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NBA Reportedly Likely to Ditch 2-3-2 Finals Format for Traditional Schedule

Dan FavaleFeatured ColumnistSeptember 30, 2013

It's out with the new and in with the old for the NBA. According to the Boston Herald's Steve Bulpett, the Association's competition committee voted unanimously to switch the NBA Finals' current 2-3-2 format back to 2-2-1-1-1.

"The idea was raised at the Competition Committee and was well-received and the committee ultimately unanimously voted to recommend the change in format," NBA spokesman Tim Frank said, per the Associated Press (via NBA.com).

Team owners are expected to vote on the subject at their next meeting in October. If approved, the change will be implemented in time for the 2014 NBA Finals.

The NBA has been using a 2-3-2 format in the Finals since 1985, at the behest of commissioner David Stern. "Long commercial travel" was considered "tedious" at the time, particularly in Los Angeles Lakers-Boston Celtics Finals, per ESPN's Brian Windhorst, and moving to a 2-3-2 series structure limited the number of trips participating organizations would have to make.

Those who support the change believe home-court advantage isn't as relevant within a 2-3-2 blueprint. They argue that it gives the lower seed an unfair advantage—and to an extent, they're right.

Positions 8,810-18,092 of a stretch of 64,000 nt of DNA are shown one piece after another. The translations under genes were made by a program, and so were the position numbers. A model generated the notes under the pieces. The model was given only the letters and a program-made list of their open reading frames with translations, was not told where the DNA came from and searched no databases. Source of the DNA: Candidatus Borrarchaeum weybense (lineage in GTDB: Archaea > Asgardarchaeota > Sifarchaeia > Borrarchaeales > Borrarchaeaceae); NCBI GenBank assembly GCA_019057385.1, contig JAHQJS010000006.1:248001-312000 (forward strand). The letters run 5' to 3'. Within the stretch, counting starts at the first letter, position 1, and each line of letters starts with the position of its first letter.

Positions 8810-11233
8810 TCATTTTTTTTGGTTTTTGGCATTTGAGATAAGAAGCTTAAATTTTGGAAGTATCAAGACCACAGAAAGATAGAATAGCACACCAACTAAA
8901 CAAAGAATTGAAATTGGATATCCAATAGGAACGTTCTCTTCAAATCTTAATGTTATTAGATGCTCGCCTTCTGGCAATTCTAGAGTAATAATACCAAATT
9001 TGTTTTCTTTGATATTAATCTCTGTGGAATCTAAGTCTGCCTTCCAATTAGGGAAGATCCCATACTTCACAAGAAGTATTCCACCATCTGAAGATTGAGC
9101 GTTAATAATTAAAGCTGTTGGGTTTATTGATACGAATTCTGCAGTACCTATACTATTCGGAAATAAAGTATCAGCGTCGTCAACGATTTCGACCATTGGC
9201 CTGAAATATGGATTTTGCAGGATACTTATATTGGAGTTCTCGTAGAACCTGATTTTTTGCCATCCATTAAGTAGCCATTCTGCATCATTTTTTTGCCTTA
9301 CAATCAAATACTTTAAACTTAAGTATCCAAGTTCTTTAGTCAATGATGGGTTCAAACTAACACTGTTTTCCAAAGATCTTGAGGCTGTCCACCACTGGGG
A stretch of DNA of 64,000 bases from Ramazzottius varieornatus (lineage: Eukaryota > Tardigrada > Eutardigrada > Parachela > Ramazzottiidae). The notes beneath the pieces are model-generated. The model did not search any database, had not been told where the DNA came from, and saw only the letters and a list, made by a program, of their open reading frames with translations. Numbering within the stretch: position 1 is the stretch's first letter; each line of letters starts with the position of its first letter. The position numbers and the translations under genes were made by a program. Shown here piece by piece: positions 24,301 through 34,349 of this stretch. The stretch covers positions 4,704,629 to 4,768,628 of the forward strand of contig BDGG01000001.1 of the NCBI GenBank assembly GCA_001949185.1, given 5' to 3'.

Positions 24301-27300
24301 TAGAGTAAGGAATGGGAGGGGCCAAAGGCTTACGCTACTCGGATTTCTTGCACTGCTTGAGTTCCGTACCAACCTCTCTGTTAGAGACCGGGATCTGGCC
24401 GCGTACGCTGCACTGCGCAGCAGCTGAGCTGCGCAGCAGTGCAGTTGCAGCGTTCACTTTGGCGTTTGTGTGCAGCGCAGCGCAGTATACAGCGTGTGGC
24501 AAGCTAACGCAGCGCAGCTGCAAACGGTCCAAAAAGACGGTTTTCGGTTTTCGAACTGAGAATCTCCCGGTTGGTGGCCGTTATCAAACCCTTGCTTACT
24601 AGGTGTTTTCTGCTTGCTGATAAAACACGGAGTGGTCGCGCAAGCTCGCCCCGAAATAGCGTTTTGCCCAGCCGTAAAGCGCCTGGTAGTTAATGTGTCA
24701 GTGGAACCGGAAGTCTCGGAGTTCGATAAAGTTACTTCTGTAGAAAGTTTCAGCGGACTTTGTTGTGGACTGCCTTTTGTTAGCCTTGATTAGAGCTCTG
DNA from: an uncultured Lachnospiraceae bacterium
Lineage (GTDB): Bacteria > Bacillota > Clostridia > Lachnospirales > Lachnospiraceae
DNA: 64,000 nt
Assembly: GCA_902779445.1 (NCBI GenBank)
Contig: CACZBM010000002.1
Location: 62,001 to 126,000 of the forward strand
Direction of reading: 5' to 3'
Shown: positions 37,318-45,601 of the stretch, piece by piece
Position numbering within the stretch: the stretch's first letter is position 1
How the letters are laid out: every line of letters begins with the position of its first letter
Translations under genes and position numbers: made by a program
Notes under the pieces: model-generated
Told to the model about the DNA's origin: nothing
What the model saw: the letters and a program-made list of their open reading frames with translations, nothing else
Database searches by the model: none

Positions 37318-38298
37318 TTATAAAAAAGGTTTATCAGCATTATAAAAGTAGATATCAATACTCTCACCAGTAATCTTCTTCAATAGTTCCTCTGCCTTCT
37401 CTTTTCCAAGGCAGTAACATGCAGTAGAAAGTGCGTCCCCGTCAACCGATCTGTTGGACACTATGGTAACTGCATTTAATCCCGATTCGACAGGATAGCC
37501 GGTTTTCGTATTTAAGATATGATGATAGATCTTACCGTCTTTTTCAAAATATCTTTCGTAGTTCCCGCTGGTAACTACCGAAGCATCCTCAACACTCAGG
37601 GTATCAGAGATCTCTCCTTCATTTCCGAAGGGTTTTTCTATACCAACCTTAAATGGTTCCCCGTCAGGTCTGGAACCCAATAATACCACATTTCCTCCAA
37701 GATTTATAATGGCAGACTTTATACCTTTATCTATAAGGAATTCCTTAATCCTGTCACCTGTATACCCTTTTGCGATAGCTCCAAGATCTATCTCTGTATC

One loss in the first two games of the series already puts the favorite at a "disadvantage." Knowing that it'll play three consecutive games away from home thereafter increases the difficulty of an already tough task.

The Miami Heat won Games 6 and 7 on their home floor this past year after falling behind the San Antonio Spurs 3-2, but per Windhorst, they were just the fourth team in 29 years to accomplish the feat.

MIAMI, FL - JUNE 24: Dwyane Wade, LeBron James and Chris Bosh of the Miami Heat celebrates the NBA Championship victory rally at the AmericanAirlines Arena on June 24, 2013 in Miami, Florida. The Miami Heat defeated the San Antonio Spurs in the NBA Finals
Alexander Tamargo/Getty Images

Changing the current makeup stands to pay huge dividends for the league as well. Lower seeds will now host Game 6 on their home floor, increasing the likelihood that series be pushed to seven games. That is, without a doubt, in the best interest of the NBA from a business standpoint.

Consistency is also at the heart of this alteration.

Returning to the original format also keeps in theme with the rest of the playoffs. All other series abide by the 2-2-1-1-1 format.

Increased travel could make for jet-lagged players, but that holds true for the rest of the postseason. Deviating from what is the actual norm when the lights are brightest and stakes are highest makes little sense.

Soon enough, it (likely) won't be an issue.

 

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